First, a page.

Abe vows to address social welfare, diplomatic issues

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Japanese Prime Minister Shinzo Abe delivers a policy speech in Tokyo, Japan, Jan. 28, 2019. [Photo/Xinhua]

Japanese Prime Minister Shinzo Abe on Monday made a number of pledges including to create a viable social welfare system, deal with the impending impact of a planned tax hike and resolve a territorial dispute with Russia, and apologized for faulty surveys conducted by the labor ministry that hammered public trust.

Abe's policy speech came on the first day of the new Diet session and set the tone and course for the prime minister as he starts to gear up to pitch to the electorate ahead of this summer's upper house elections.

On the upcoming consumption tax hike from 8 to 10 percent that will take effect on Oct. 1 this year, Abe underscored the need for the hike, citing Japan's problematic demographic issues and the costs needed to address them.

"We absolutely need to secure stable fiscal resources by lifting the consumption tax rate in order to overcome the issue of an aging population and declining birthrate and create a social security system that can benefit all generations," the prime minister said.

In 2014, when the consumption tax was raised from 5 to 8 percent, the economy entered a technical recession, a point of concern among the populace that Abe vowed to do his utmost to mitigate.

Abe, whose "Abenomics" blend of economic policies has spurred economic growth, but done little to reverse decades of deflation or fundamentally address the structural reforms necessary to fully restore the nation's dire fiscal health, said the government will "take all possible measures to keep the economy on track."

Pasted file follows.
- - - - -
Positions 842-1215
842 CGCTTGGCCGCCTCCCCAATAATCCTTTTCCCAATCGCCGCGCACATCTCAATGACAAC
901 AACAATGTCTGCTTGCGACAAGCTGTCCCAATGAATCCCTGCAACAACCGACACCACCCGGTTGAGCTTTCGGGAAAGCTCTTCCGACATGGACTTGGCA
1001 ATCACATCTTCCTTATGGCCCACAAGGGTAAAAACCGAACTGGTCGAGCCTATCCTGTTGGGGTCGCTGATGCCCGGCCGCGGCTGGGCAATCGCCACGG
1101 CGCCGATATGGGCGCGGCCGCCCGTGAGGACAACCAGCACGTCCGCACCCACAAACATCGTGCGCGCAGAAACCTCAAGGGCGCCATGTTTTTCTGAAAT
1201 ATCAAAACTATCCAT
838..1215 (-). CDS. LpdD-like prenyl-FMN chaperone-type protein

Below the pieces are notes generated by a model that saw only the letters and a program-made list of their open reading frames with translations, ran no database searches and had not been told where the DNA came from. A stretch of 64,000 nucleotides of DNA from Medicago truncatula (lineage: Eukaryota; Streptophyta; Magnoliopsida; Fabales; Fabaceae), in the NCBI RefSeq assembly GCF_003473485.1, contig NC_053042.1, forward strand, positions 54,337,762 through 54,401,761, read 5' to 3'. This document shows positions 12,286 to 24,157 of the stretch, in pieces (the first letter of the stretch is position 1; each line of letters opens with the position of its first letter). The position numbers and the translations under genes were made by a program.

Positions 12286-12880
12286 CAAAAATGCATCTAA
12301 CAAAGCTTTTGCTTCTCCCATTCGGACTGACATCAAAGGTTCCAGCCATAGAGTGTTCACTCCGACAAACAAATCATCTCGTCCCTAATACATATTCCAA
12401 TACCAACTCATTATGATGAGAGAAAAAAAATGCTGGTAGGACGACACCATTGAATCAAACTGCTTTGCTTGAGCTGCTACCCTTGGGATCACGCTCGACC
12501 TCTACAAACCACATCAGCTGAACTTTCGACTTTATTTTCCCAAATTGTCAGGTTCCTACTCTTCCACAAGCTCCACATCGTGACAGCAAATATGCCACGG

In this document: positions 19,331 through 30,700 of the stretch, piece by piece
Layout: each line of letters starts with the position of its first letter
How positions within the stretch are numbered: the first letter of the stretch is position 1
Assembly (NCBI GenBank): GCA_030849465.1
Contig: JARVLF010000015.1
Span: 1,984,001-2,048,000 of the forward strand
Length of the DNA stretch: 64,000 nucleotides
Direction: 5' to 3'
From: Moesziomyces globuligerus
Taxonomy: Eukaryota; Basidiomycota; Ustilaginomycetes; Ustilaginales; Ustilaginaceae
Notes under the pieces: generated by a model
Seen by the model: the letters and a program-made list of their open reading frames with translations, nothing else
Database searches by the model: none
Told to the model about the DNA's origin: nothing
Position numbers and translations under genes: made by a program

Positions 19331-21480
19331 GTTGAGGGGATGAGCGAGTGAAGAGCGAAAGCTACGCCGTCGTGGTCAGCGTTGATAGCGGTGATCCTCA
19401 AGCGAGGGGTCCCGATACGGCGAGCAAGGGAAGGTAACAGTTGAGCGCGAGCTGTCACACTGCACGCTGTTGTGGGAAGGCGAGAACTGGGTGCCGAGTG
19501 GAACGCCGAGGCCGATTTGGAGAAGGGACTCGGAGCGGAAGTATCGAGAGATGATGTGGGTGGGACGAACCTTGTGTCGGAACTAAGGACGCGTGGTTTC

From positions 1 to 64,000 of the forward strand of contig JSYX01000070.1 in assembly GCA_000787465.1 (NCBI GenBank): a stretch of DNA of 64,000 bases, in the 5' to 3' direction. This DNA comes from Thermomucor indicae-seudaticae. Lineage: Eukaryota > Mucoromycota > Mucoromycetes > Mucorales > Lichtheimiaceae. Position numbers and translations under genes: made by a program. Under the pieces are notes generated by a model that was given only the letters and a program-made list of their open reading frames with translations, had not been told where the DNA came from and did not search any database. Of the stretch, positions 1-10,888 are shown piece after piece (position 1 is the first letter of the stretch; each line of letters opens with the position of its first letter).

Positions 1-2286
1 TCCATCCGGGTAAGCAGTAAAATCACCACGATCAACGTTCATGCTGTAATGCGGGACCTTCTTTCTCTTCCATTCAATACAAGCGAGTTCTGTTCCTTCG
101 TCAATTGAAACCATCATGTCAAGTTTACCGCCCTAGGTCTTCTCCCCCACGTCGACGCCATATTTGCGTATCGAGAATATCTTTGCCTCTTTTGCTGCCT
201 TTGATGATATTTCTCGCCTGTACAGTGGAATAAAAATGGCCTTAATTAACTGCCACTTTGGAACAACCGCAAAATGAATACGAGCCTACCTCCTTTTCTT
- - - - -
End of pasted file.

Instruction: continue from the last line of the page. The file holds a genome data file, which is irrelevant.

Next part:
Abe referred to mechanisms to be put into place to ensure allocations from the increased tax revenue go to support low income households with children by providing free preschool education and subsidized shopping vouchers.

On foreign policy, Abe, who held talks with Russian President Vladimir Putin in Moscow last week, said both Putin and he himself were keen to resolve a decades-old territorial dispute that had meant both countries have yet to sign a peace treaty after World War II.

Abe vowed to settle the issue and expressed his determination, along with that of Putin, to sign a peace treaty, stating: "I share a strong determination with Russian President Vladimir Putin not to leave the issue unsolved now that it has been more than 70 years since the end of the war."

As for the Democratic People's Republic of Korea (DPRK), Abe said that Japan would continue to cooperate with the United States and South Korea as necessary.

A scandal which has rocked the labor ministry involving the improper collection of data necessary for the ministry's monthly labor survey, dating back more than a decade and resulting in more than 20 million people not receiving their full benefits, has shocked the public and necessitated the prime minister's attention on the first day of the new Diet.

"I'm aware that the faulty surveys conducted over many years have violated people's trust in social security," said Abe.

The opposition camp stands poised to attack Abe's ruling Liberal Democratic Party-led bloc over the issue as it has implicated top bureaucrats and officials in the ministry.

"I apologize to the Japanese people for this. We will reimburse underpaid unemployment benefits and workers compensation as swiftly as possible using simple procedures," the prime minister said.

Regarding Abe's contentious plans to amend Japan's pacifist charter for the first time since WWII, despite his party failing to put together proposals on the issue during an extra Diet session last year, the Japanese leader said he intends to push ahead with his plans to potentially come into effect in 2020.

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